Lejeune Naming Vignette

Lieutenant General John Archer Lejeune, Major General Commandant from 1920 to 1929 and traditionally known as the “Greatest Marine,” died on 20 November 1942 and was buried with full military honors on 23 November in Arlington National Cemetery. Lieutenant General and Commandant Thomas Holcomb commanded the funeral escort consisting of two battalions of Marines, the Marine Corps Band, a battery of field artillery, a company of sailors, and a detachment of Virginia Military Institute cadets. (Gen Lejeune had served as the Superintendent of VMI from 1929 to 1937.)

By that date, the first major phase of construction of the Corps’ premier amphibious training base, Marine Barracks, New River, North Carolina, had been completed. It lacked only a suitable name befitting its role in preparing Fleet Marine Forces for the epic battles of the Pacific that would be forever enshrined in the proud pages of Marine Corps history. There is no record of any staff studies, any proposed alternatives or recommendations, any meetings or discussion whatsoever on the subject. It was, as they say, “intuitively obvious.” On 20 December 1942, by acclamation, Marine Barracks, New River, was designated Camp Lejeune, New River, and the New River subsequently dropped.

Additionally, another unforeseen, minor complication had arisen from the base’s name: Marine Barracks, New River. Unfortunately, there was already a well-known place name of “New River” associated with the river of that name in the northwestern corner of the state, principally in Ashe County, that had been served by a branch of the Norfolk and Western Rail Road for years. This New River, reputedly one of the oldest in the world, was such an attraction that it was eventually recognized as a State Park and subsequently incorporated into the National Wild and Scenic River System. By the 1940s, it was considerably more well-known than the more prosaic river of the same name in insular Onslow County. Although the tracks near the older New River had been taken up in the 1930s, the railroads dutifully attempted to make deliveries to the more familiar destination, leaving the nearest stations awash in tons of construction materials and further delaying the construction of the new amphibious base on the coast. This was to provide another, although generally unpublished, motivating factor for later adding “Camp Lejeune” to the base’s name and deleting “New River.”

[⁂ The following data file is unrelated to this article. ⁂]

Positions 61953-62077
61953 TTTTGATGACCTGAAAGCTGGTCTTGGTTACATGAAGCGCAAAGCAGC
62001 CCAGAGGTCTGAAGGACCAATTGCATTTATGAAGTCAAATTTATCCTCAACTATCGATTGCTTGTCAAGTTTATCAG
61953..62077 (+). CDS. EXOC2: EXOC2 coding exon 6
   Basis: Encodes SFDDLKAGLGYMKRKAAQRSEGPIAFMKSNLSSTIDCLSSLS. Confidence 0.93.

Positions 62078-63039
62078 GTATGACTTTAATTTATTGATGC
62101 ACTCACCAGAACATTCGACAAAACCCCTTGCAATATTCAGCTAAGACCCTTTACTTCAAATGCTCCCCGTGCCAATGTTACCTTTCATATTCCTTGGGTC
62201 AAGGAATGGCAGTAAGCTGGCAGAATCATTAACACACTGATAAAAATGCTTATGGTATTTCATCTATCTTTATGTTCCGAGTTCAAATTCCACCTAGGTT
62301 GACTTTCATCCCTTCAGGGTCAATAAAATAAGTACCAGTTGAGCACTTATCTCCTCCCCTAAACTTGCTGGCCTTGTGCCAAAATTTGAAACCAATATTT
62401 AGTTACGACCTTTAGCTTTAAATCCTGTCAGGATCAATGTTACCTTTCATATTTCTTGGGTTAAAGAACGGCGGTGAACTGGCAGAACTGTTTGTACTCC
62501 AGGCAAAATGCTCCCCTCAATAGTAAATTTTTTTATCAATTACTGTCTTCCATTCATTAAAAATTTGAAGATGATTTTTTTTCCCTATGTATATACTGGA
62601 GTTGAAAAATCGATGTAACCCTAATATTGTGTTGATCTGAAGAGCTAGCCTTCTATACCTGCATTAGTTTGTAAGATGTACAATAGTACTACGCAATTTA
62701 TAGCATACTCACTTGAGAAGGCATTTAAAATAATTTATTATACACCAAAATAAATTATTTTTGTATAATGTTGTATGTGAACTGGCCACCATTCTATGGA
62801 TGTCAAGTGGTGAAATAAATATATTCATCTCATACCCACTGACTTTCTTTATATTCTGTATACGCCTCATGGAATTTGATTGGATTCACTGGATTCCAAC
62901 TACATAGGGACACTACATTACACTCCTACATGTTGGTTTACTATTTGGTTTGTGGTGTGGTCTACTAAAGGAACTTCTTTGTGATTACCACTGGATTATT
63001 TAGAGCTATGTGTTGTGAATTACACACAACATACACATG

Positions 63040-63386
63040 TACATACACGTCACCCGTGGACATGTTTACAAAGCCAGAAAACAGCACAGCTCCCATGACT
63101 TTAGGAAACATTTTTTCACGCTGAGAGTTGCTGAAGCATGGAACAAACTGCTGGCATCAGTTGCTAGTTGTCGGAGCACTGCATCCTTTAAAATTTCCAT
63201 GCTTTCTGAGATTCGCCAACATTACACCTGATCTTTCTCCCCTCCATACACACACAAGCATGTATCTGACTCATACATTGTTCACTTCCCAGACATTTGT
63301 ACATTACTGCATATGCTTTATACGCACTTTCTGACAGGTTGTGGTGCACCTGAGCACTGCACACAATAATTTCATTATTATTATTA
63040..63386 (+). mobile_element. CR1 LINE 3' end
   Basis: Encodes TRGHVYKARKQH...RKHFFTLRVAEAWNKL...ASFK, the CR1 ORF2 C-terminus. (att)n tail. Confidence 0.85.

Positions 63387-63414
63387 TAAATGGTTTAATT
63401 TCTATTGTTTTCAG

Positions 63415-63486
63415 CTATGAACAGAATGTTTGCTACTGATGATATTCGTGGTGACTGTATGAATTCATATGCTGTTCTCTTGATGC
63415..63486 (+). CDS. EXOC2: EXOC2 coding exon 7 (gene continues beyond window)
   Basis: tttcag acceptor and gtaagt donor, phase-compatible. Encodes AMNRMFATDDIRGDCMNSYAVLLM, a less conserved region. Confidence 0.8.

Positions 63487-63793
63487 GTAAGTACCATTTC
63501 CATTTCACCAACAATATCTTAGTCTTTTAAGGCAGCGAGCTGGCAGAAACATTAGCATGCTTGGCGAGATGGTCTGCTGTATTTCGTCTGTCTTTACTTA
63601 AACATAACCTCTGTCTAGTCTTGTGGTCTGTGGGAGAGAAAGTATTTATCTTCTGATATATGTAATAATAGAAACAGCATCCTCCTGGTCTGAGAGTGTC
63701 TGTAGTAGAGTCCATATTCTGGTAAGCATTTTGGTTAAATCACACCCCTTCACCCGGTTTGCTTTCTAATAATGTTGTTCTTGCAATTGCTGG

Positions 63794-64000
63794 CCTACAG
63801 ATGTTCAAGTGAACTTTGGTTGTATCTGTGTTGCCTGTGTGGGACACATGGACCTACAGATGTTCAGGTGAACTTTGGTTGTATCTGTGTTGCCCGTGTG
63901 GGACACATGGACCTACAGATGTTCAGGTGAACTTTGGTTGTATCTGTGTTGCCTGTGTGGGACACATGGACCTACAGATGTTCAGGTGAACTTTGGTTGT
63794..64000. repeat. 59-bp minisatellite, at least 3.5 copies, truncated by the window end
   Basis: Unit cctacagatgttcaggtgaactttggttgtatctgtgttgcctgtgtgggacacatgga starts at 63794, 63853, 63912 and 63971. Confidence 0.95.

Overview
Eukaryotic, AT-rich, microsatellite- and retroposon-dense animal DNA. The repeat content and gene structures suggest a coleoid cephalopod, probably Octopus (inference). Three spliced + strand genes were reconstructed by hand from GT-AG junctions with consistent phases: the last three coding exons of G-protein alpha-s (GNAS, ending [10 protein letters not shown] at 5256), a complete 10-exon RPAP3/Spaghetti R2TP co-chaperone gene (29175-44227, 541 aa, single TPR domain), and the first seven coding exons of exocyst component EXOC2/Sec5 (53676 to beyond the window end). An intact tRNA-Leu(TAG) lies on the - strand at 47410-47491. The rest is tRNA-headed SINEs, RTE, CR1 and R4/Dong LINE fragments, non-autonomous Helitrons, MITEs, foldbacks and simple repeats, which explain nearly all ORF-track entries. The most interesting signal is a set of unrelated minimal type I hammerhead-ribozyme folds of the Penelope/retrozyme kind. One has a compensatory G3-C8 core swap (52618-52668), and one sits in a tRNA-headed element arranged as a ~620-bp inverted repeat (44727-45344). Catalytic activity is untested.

Posted on: November 12th, 2016
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